A preliminary study was carried out in 20 patients in whom ten different laboratory tests and imaging tests were performed as well as histopathological study of the biopsy in order to arrive at the etiological diagnosis of VDS. In this pilot study, description of the new systematization of studies proposed by Alpizar in 2008 was made with the intent of optimizing hospital resources and, at the same time, to make the diagnosis of VDS more effective with results similar to those in the series mentioned [19].
Computed tomography (CT)-guided biopsy achieves the diagnosis with a certainty of up to 95% [25,27]. In another publication, a review of two different pathologists from different institutions found no significant differences between the studies reported by the two pathology services according to the z-values obtained by means of the comparison test of two proportions. It was determined that this part of the process is reliable and useful in 90% of patients [28].
After completion of the pilot study [28] we decided to expand the sample in order to confirm the viability of the idea in the diagnosis of this common pathology in Mexico. The main goal of this study is to evaluate the usefulness of CT-guided biopsy to determine the etiology of VDS, with the specific objectives of studying diagnostic accuracy, sensitivity, specificity, positive predictive values (PPV) and negative predictive values (NPV) for CT-guided biopsy and to compare the biopsy interpretation with the study of the definitive specimen. We propose that the use of a CT-guided biopsy improves the ability to arrive at a diagnosis in above 95% of patients with vertebral destruction syndrome.
Materials and Methods
Type of study
We carried out a cross-sectional analytical study.
Type of sampling
A consecutive census sampling was done with all diagnostic tests performed from March 1, 2011 to October 31, 2012.
Study Subjects
The study population was a consecutive series of participants defined by the selection criteria. Subjects of any age and both genders were included and they had not received prior treatment. Subjects were admitted to the Service of Spinal Surgery of our hospital with an initial diagnosis of VDS in the thoracic and lumbar regions. Exclusion criteria were patients who did not consent to undergo the proposed diagnostic studies or those who, due to medical circumstance, were unable to undergo some of the proposed diagnostic procedures.
Procedures
For the present study, the independent variable was CT-guided biopsy. The dependent variable was the histopathological diagnosis obtained from the biopsy. The patient was initially identified on continuous admission or hospital admission with the diagnosis of VDS. The following information was obtained for each individual: age, gender, affected segment, affected vertebra, number of vertebra affected, hemoglobin, hematocrit, leukocytes, glucose, urea, creatinine, coagulation time, general urinalysis, Bence-Jones protein, HIV status, polymerase chain reaction for tuberculosis (TB), skull x-rays, nuclear magnetic resonance (NMR), bone scan, and level of pain after biopsy procedure noted on the systematization sheet for the service for this pathology, which also includes CT-guided biopsy during the patient’s hospitalization. When the final biopsy result was obtained, a consensus meeting including medical experts in the field was held to confirm the final diagnosis and the probability for subsequent definitive treatment. In cases where the patient was subjected to a surgical procedure consisting of debridement, the final diagnostic result was corroborated.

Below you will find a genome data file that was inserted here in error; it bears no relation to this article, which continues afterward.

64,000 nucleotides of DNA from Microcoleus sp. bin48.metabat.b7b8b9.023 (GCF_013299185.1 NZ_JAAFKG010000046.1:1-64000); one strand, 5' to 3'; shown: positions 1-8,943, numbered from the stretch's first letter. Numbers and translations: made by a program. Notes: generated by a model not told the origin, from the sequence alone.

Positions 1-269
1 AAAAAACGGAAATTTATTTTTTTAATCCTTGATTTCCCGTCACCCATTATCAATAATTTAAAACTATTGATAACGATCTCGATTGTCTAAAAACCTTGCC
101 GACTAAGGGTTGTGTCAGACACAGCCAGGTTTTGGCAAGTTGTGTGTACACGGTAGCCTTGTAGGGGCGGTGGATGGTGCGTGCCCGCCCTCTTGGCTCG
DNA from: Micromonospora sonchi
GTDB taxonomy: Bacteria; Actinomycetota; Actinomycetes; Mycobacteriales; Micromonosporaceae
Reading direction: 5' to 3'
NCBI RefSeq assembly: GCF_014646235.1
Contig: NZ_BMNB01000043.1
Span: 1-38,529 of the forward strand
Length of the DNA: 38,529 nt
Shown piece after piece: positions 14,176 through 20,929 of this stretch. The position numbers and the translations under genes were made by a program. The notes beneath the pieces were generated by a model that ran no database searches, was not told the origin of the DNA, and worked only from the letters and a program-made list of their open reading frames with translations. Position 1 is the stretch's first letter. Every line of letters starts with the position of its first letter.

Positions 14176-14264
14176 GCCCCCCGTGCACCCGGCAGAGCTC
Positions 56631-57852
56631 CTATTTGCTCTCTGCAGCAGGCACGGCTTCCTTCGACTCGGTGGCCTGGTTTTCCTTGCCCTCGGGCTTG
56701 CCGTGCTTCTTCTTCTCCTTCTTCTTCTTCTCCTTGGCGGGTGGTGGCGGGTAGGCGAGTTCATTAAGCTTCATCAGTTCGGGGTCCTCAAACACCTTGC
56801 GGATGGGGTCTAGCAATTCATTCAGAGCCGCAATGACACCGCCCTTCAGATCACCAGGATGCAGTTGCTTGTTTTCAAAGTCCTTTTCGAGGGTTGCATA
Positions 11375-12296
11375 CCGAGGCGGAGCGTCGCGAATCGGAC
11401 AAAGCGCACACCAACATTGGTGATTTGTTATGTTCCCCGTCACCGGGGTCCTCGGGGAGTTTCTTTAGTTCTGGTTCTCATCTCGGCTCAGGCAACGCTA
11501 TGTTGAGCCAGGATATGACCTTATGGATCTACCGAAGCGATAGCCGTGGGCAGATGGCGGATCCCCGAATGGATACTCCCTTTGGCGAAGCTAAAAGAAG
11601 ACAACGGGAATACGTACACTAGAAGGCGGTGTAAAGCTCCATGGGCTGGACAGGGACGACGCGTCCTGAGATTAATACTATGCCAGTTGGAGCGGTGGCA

Possible diagnostic classifications were as follows: benign tumor, malignant tumor, metastasis, infection, Pott Diseases, metabolic disorder, insufficient specimen and/or normal tissue. To ensure reproducibility of the test, three steps were carried out: 1) patient preparation, 2) surgeon training for performing the biopsy, and 3) description of the technique.
No specific preparation was necessary for the procedure; however, for ease and patient safety, fasting was indicated for at least 6 h prior to the study. Patients were informed of the need to be placed in prone decubitus position and that the test would be performed under local anesthesia. Some discomfort during the injection and during the procedure was expected due to the position. The study was done using a team of physicians and technicians from the CT service; however, the spine surgeon involved in the study determined the initial position of the needle required and administration of the local anesthetic in possible trajectory of the puncture.
For transpedicular biopsy, a Jamshidi needle (Cardinal Health Co., Dublin, OH, USA) with a 5-mm diameter and 15 cm length was used. During insertion of the needle, tomography films were taken to verify the adequate direction and depth of the needle so as to avoid damage to nerve structures. Once the most representative site of the lesion was reached, the trephine was removed, lesion contents were aspirated and the needle sheath was removed simultaneously exerting negative pressure to obtain samples of the soft tissue, liquid and solid material (bone tissue). Once the Jamshidi needle was removed, tomography film was obtained of the puncture site to ensure no active bleeding. The solid tissue sample obtained (bone or soft tissue) was transported to the Pathology Department. The fluid sample was placed in a Stuart transport medium and transported to the microbiology laboratory for analysis.